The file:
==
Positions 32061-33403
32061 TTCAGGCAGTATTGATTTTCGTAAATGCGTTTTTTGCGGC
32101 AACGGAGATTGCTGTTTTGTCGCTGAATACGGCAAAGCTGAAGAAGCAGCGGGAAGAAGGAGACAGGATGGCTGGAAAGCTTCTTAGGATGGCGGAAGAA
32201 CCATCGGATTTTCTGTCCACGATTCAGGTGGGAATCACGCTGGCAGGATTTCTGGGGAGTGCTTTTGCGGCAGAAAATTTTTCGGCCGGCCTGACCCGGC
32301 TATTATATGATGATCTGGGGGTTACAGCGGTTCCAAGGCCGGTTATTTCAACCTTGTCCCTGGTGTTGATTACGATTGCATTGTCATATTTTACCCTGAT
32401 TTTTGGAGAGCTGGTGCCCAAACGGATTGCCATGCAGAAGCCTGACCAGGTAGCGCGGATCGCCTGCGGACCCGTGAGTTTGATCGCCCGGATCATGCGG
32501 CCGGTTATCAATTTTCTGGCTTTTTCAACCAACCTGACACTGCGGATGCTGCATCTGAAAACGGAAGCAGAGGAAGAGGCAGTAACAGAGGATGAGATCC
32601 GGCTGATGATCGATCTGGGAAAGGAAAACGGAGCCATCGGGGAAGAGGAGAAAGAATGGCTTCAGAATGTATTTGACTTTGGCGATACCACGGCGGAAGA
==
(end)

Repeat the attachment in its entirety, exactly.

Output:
Positions 32061-33403
32061 TTCAGGCAGTATTGATTTTCGTAAATGCGTTTTTTGCGGC
32101 AACGGAGATTGCTGTTTTGTCGCTGAATACGGCAAAGCTGAAGAAGCAGCGGGAAGAAGGAGACAGGATGGCTGGAAAGCTTCTTAGGATGGCGGAAGAA
32201 CCATCGGATTTTCTGTCCACGATTCAGGTGGGAATCACGCTGGCAGGATTTCTGGGGAGTGCTTTTGCGGCAGAAAATTTTTCGGCCGGCCTGACCCGGC
32301 TATTATATGATGATCTGGGGGTTACAGCGGTTCCAAGGCCGGTTATTTCAACCTTGTCCCTGGTGTTGATTACGATTGCATTGTCATATTTTACCCTGAT
32401 TTTTGGAGAGCTGGTGCCCAAACGGATTGCCATGCAGAAGCCTGACCAGGTAGCGCGGATCGCCTGCGGACCCGTGAGTTTGATCGCCCGGATCATGCGG
32501 CCGGTTATCAATTTTCTGGCTTTTTCAACCAACCTGACACTGCGGATGCTGCATCTGAAAACGGAAGCAGAGGAAGAGGCAGTAACAGAGGATGAGATCC
32601 GGCTGATGATCGATCTGGGAAAGGAAAACGGAGCCATCGGGGAAGAGGAGAAAGAATGGCTTCAGAATGTATTTGACTTTGGCGATACCACGGCGGAAGA